SNOWBASIN -- While snowboarders and skiers flip, twist, and trick their way down the halfpipe and a tricked-out slope, NBC and FUEL TV are performing a few tricks of their own to capture the essence of the 2010 Winter Dew Tour's stop at Snowbasin.
Eleven manned cameras are dotted down the superpipe and freeslope and 60-plus staff coordinated the NBC live coverage of the men's and women's freeski superpipe, which occurred Saturday, and the snowboard slopestyle competition for both men and women as well as men's slopestyle freeski today.
Today's coverage begins at 1 p.m. MST on NBC and will be repeated on USA at midnight. It will also run on MTV2 at 7 a.m. Saturday and 9 a.m. Jan. 30.
"One of the things we obviously want to do is show these sports live," said Chris Prybylo, the Dew Tour general manager. "Showing the sports live is a big differentiation of the Dew Tour versus a lot of winter events out there. That's a critical piece to what we do. Live coverage is important. We want to show great competition and show the great runs that these guys take."
Billy Matthews, the NBC producer of the Winter Dew Tour, said his crews work to present the dignity and reality of the sport and bring understanding to the viewer.
Matthews said the Dew Tour athletes are similar to athletes in mainstream sports --they want to win and they'll work hard to do it.
"We cover it and make it as basic as we can. If the casual viewer were to stumble on the Winter Dew Tour, we try to make it as easy as possible to watch, like any other sport."
FUEL TV, a cable action sports network, covers the nightlife and social action at the Dew Tour, with its program, Dew Underground. They have a crew of six, including one talent coordinator and five filmers, that have been here for the past week, filming hot spots, interviewing athletes and talking with local residents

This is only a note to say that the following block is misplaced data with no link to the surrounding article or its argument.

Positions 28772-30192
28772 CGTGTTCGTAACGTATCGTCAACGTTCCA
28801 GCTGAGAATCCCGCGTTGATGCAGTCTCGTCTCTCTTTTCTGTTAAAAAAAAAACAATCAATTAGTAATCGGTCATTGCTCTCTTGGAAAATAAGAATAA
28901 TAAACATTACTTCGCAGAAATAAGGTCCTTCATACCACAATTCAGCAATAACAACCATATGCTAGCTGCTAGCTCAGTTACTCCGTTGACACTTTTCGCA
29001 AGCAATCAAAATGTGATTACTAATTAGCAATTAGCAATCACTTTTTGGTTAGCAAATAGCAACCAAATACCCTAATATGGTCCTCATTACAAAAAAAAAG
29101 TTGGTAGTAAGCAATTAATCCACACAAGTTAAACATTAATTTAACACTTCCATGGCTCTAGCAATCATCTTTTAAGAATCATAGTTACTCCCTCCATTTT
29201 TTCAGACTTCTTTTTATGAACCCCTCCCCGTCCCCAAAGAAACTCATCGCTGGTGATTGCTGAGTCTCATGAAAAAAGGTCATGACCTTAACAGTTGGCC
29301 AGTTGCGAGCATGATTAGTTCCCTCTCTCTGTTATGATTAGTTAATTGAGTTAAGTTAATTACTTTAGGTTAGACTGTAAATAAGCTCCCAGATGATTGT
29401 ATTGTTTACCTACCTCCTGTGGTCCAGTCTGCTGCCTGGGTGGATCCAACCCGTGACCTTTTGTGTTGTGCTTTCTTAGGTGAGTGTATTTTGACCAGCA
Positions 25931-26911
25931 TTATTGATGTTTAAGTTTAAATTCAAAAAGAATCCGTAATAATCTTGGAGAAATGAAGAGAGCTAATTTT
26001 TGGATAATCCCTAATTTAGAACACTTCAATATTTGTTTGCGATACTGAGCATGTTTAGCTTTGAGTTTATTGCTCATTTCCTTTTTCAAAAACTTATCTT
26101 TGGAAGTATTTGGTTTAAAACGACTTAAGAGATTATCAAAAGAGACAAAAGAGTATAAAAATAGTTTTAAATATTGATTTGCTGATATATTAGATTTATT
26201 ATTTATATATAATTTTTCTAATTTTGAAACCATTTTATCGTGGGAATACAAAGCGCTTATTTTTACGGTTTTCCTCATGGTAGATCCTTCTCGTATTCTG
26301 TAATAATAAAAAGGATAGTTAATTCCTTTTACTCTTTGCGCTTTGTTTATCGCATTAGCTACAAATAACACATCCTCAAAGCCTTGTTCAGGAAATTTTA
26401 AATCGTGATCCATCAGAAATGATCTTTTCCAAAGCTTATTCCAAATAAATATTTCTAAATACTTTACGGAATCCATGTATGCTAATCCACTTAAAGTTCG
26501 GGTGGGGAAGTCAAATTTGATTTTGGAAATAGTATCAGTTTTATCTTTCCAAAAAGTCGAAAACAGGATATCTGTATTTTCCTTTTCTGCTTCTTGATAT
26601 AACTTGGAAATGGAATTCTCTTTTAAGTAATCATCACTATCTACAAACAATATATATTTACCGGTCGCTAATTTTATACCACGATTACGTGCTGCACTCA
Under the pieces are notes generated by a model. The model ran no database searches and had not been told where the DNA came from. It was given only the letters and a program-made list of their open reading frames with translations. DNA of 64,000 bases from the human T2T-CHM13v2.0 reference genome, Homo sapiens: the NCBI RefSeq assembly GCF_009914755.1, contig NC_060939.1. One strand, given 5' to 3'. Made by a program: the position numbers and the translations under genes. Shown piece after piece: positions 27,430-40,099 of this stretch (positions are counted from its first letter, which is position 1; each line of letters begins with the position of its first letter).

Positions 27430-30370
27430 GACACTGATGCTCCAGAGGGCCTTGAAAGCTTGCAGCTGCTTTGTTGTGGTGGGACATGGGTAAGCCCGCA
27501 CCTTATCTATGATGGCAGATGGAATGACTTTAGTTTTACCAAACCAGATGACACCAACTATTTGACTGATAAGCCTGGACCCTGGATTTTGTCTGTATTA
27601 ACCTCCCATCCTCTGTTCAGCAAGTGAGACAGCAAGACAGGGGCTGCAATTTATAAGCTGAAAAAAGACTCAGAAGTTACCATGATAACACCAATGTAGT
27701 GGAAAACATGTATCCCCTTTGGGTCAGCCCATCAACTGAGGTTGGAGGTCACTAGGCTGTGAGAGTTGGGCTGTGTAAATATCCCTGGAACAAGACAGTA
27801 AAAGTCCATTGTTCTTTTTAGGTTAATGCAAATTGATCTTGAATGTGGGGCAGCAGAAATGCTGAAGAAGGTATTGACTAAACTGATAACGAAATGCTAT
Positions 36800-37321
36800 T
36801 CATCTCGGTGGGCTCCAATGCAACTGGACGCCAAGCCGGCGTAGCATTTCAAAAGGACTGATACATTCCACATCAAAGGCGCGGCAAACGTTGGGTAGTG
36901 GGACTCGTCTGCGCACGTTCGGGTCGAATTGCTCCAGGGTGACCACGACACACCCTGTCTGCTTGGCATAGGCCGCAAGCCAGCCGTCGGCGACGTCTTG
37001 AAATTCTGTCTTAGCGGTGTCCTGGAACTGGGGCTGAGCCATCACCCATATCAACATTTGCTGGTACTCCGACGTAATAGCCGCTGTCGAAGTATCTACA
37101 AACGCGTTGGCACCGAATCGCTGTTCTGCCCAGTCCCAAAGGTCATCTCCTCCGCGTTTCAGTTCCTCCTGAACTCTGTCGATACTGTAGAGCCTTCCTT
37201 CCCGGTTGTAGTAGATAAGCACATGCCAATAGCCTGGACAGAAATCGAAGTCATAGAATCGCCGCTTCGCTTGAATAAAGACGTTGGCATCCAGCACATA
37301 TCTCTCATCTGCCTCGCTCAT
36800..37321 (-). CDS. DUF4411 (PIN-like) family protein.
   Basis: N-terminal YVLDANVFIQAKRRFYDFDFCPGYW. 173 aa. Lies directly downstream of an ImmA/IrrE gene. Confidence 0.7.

"NBC and those guys cover the more standard part of event, the runs and the podium," said Kier Dillon, a professional snowboarder who hosts Dew Underground.
"What we're bringing to the table is the behind-the-scenes stuff, to try and bring the viewer in to see what the parties are like, what the village is like, what the local spots are like.
"We went to the Salomon Center and did iFLY and Flowrider. We're showing people at home, 'Hey if you come be part of the Dew Tour, there are some other things you can do.' It's all the elements that surround our sport."
A full hour-long program will air on FUEL at 7 p.m. Feb. 15 and will include the best segments from all three Dew Tour stops. In the meantime, they've posted web previews of the Ogden segments, which include features on top Dew Tour athletes, local artists and the scene at Snowbasin on www.Dewunderground.com.
Erik Hemas, FUEL TV producer, said they shoot and edit while on the mountain and then head to their offices between Dew Tour stops for further editing.
"It takes about 150 hours of work by multiple people to put on that hour show," said Hemas.
"Ogden's been a great town. Everyone has been very welcoming, especially on 25th Street where we show some of the ins and outs. Everyone at the mountain has been great, and we've shot a lot of different segments. The town is beautiful."